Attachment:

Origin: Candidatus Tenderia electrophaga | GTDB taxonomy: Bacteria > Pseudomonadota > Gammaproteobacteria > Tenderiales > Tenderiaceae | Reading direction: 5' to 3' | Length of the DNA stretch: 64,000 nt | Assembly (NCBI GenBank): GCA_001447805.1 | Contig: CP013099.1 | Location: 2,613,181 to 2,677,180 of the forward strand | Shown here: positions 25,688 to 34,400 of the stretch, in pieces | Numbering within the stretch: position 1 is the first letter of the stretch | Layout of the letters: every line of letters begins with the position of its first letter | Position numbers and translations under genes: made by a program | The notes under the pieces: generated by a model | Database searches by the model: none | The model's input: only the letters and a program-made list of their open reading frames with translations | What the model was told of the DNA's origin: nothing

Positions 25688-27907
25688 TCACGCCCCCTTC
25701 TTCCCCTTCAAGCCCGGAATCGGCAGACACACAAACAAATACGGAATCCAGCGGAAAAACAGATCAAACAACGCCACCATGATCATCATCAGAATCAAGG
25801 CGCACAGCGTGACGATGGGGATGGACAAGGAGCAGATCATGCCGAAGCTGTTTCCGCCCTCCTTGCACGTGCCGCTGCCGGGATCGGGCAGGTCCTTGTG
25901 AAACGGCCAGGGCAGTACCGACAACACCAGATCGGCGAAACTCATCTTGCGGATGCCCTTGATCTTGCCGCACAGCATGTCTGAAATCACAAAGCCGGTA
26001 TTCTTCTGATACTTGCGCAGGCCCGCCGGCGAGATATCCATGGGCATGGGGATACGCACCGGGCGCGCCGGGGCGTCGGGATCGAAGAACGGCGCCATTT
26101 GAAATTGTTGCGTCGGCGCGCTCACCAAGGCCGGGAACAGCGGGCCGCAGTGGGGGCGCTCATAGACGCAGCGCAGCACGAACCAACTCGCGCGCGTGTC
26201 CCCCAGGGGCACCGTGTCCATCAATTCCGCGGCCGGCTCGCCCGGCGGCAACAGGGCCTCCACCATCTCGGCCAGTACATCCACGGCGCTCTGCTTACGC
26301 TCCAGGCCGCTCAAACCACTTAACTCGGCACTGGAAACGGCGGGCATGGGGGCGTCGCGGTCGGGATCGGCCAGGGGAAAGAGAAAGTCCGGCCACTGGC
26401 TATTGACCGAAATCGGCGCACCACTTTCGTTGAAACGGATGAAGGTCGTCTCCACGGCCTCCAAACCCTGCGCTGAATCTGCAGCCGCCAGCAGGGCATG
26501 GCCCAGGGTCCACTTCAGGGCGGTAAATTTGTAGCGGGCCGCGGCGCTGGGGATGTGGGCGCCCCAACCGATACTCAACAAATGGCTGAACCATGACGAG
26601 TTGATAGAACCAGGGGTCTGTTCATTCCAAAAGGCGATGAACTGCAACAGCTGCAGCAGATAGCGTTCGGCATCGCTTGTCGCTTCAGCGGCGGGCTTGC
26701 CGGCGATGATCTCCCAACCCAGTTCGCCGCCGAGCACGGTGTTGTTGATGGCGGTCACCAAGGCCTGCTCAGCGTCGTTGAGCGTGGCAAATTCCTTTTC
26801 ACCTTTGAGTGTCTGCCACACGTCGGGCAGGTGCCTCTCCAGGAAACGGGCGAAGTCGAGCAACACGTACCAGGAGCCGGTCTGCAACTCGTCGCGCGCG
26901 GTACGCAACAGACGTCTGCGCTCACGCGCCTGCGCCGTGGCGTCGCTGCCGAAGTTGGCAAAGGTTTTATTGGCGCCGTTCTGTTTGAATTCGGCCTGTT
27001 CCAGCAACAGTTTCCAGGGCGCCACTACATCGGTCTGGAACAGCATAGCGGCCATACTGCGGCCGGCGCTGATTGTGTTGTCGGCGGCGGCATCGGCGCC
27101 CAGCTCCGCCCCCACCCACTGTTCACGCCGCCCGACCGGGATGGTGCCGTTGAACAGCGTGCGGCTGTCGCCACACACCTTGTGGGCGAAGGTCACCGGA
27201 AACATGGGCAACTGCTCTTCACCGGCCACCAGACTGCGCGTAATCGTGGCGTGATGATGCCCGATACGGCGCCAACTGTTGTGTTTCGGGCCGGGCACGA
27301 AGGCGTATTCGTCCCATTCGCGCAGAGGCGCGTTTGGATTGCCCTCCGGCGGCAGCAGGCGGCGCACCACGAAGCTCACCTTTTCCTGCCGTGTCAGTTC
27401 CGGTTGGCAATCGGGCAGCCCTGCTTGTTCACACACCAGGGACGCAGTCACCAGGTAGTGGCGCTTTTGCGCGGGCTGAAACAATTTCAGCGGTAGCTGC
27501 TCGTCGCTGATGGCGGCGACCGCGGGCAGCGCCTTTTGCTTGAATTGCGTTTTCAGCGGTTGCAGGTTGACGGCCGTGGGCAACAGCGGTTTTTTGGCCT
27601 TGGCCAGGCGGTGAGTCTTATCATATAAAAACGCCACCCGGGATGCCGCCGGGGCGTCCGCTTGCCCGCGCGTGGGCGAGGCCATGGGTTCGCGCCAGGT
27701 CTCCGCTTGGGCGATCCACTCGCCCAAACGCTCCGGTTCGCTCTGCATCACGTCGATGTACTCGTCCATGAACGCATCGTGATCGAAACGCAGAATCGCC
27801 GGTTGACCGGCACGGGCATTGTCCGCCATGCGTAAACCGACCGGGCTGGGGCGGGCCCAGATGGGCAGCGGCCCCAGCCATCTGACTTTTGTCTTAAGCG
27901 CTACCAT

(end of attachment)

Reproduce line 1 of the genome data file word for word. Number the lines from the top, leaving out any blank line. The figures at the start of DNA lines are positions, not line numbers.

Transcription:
Origin: Candidatus Tenderia electrophaga | GTDB taxonomy: Bacteria > Pseudomonadota > Gammaproteobacteria > Tenderiales > Tenderiaceae | Reading direction: 5' to 3' | Length of the DNA stretch: 64,000 nt | Assembly (NCBI GenBank): GCA_001447805.1 | Contig: CP013099.1 | Location: 2,613,181 to 2,677,180 of the forward strand | Shown here: positions 25,688 to 34,400 of the stretch, in pieces | Numbering within the stretch: position 1 is the first letter of the stretch | Layout of the letters: every line of letters begins with the position of its first letter | Position numbers and translations under genes: made by a program | The notes under the pieces: generated by a model | Database searches by the model: none | The model's input: only the letters and a program-made list of their open reading frames with translations | What the model was told of the DNA's origin: nothing